When Victoria Hogan's aunt and uncle got married nearly a decade ago in Italy, it struck a chord with her. They did it inside the Sistine Chapel -- without fanfare, without guests, in an elegant, timeless expression of love.
"They waited until the chapel was completely empty and they just exchanged personal vows to one another," says Hogan.
Thinking of that moment inspired Hogan to open her own, unique wedding business in 2014.
Hogan, who then was working as a florist in the highly competitive Las Vegas market, decided to launch FloraPop. The company plans pop-up weddings, mostly in the desert.
"Instead of having a wedding with 250 guests, they really scale back to make the wedding about them, which in my opinion is what it should be about in the first place," says Hogan. "My main goal is that it is stress-free."
Some 80 percent of the weddings she plans are in the Nevada desert as well as California's Joshua Tree National Park and Palm Springs.
"I think that the desert is extremely romantic," says Hogan. "It really highlights the emotions of the couple."
Hogan, a 30 year old with a master's degree in studio art, realized she could cut out the middleman and serve as officiant, florist and the venue.
"One day it really hit me that I was in the wedding capital of the world and that there was no reason that I couldn't do it all," she says.
The granddaughter of a carpenter, Hogan built a replica of a 1950s Teardrop trailer, which acts as an altar. For weddings, she hooks the trailer to her Jeep and drives to the desert with floral arrangements she's made, a pink box full of cake donuts, bottles of champagne, some prepared remarks and an assistant. She opens the back of the trailer, places the bouquets inside and, for a touch of vintage Vegas, posts a pink neon sign that reads "SURE."
"When a tourist comes to Las Vegas, they're not anticipating that they're going to drive out and see this really beautiful, vast, expansive desert," says Hogan. "They're expecting to come to Las Vegas to see neon, and be on the strip."
Hogan says she posts photographs "every single day" on her website, Instagram or Pinterest account. They're images from the more than 150 weddings she's planned since the business started two years ago.
She thinks that approach has led to much of her success.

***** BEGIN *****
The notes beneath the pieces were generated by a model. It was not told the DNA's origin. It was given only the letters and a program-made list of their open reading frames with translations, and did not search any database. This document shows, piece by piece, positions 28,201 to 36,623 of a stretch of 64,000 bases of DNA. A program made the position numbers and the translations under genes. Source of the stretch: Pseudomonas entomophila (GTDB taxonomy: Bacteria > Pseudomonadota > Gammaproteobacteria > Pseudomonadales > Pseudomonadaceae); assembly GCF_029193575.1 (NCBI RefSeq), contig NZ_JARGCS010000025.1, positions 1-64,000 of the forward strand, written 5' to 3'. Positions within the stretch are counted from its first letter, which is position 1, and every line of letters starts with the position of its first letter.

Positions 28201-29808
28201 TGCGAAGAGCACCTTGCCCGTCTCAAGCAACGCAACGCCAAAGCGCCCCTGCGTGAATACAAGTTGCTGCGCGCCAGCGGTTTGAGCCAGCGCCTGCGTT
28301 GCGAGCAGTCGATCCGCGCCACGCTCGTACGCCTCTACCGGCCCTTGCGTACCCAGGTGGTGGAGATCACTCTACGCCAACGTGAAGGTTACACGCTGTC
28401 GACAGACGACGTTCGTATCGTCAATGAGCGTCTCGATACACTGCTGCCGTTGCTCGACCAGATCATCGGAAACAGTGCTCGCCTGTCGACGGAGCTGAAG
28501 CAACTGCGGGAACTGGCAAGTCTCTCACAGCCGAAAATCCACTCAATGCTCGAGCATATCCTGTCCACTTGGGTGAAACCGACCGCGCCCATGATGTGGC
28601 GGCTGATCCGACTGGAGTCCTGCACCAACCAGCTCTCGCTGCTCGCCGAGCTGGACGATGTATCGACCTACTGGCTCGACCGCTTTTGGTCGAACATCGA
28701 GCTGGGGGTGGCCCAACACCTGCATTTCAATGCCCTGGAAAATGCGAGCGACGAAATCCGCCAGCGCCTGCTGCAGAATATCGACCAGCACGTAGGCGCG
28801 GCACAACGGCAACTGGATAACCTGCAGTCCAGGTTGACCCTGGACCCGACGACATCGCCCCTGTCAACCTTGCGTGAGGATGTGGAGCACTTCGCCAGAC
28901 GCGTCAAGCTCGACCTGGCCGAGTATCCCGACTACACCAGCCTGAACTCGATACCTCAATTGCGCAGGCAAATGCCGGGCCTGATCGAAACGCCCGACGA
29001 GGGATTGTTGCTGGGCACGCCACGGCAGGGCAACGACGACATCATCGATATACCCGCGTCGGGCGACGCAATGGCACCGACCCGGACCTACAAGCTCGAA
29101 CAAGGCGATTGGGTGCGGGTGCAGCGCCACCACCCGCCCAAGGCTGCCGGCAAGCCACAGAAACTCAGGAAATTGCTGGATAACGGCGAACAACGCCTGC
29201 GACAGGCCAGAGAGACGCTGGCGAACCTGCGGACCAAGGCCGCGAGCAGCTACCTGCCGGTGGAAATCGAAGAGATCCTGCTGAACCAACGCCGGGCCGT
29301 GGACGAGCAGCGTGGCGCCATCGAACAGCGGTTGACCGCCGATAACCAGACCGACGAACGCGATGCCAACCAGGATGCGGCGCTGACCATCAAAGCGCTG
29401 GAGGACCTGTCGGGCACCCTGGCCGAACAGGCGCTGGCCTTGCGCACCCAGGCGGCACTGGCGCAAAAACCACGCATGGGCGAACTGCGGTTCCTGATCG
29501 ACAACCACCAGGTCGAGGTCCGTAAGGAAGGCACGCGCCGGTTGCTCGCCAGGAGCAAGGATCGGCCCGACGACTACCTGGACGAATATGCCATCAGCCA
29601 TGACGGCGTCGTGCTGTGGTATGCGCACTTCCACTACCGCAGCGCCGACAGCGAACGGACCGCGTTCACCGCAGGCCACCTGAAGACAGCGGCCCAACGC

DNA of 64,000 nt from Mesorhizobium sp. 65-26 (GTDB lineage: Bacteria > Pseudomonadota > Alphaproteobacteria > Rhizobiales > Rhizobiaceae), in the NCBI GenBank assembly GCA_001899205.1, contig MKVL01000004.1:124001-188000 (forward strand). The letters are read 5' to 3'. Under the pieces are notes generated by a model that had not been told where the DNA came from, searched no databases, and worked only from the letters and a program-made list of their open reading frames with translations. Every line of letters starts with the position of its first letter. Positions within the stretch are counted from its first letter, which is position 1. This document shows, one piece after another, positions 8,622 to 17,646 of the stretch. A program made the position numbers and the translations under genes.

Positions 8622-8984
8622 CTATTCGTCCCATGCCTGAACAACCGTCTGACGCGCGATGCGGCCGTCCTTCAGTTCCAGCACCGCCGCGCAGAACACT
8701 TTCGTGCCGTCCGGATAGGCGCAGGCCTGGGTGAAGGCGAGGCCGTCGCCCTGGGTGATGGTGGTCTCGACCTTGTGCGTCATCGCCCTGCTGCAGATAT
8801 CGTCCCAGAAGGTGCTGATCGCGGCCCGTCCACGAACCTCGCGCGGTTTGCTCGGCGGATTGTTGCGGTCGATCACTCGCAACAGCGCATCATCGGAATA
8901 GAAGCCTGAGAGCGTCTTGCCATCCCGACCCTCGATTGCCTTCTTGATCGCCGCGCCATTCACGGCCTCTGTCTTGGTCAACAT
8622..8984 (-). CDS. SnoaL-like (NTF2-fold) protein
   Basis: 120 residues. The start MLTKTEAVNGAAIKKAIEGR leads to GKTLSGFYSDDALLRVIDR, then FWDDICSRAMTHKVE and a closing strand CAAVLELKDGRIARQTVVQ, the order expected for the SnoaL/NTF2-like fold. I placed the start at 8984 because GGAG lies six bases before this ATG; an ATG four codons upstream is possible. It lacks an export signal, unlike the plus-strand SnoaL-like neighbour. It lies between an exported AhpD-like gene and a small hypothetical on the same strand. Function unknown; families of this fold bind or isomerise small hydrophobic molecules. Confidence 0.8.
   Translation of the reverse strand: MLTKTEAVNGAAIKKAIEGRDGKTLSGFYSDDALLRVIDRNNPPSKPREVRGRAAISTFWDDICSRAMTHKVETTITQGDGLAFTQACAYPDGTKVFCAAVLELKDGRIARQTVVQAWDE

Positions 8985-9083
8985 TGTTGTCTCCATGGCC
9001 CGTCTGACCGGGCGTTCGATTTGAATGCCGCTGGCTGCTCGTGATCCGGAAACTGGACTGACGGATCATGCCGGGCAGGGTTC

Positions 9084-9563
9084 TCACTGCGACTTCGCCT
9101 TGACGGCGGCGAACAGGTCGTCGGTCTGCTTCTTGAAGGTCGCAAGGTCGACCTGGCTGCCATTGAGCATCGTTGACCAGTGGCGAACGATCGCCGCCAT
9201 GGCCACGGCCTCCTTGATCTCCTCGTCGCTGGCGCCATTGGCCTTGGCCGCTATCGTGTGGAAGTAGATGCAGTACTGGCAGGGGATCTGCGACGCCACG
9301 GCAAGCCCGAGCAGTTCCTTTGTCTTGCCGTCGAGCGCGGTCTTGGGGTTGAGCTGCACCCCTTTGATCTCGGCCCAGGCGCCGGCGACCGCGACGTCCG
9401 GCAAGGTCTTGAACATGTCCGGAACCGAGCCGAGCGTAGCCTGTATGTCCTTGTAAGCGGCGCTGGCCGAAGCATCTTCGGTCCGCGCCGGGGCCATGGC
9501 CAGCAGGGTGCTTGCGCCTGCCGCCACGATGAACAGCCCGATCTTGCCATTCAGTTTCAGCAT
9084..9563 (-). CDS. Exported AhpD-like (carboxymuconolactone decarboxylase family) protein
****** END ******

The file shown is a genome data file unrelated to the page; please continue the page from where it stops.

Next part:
"I do little to no advertising at all. I use social media as all of my marketing tools," says Hogan. "Somebody will post my image and they'll tag my name, and someone will see it, and they'll tell their sister who's getting married in a year. It's a mixture of word of mouth and just being active, present and trying new things."
In early April, a British couple and three of their friends pulled up to the El Dorado Dry Lake Bed in Boulder City, Nev., in two vintage cars -- a service Hogan's friend provides.
A photographer took photos of the bride wearing a vintage, white 1960s mini gown and her husband wearing pink shorts. The mountains were a dramatic backdrop.
Following the photo shoot was a sweet, 15 minute ceremony.
Shortly after, bride Michelle Grizzell said: "We're not traditional, we're quite alternative in the way we dress. We're alternative in what we do. We wanted to do something that was completely different."
It was a perfect scene for Hogan, a lover of all things vintage -- "I want to hold on to some nostalgia."
The business is very satisfying, says Hogan.
"It's emotional, it's romantic and I feel very fortunate that I get to be a part of such an intimate aspect of someone's new life together," she says.
Hogan has advice for budding millennial entrepreneurs: "Don't be afraid because if you really believe in your idea and you're committed, you'll find a way to make it happen."
"Everybody told me I was crazy. When I told my mom that I was going to marry people out in the desert she said, 'Yeah okay, sure, Vic. Let's see how that works out,' " says Hogan. "And then I did a wedding and it's been an overnight success."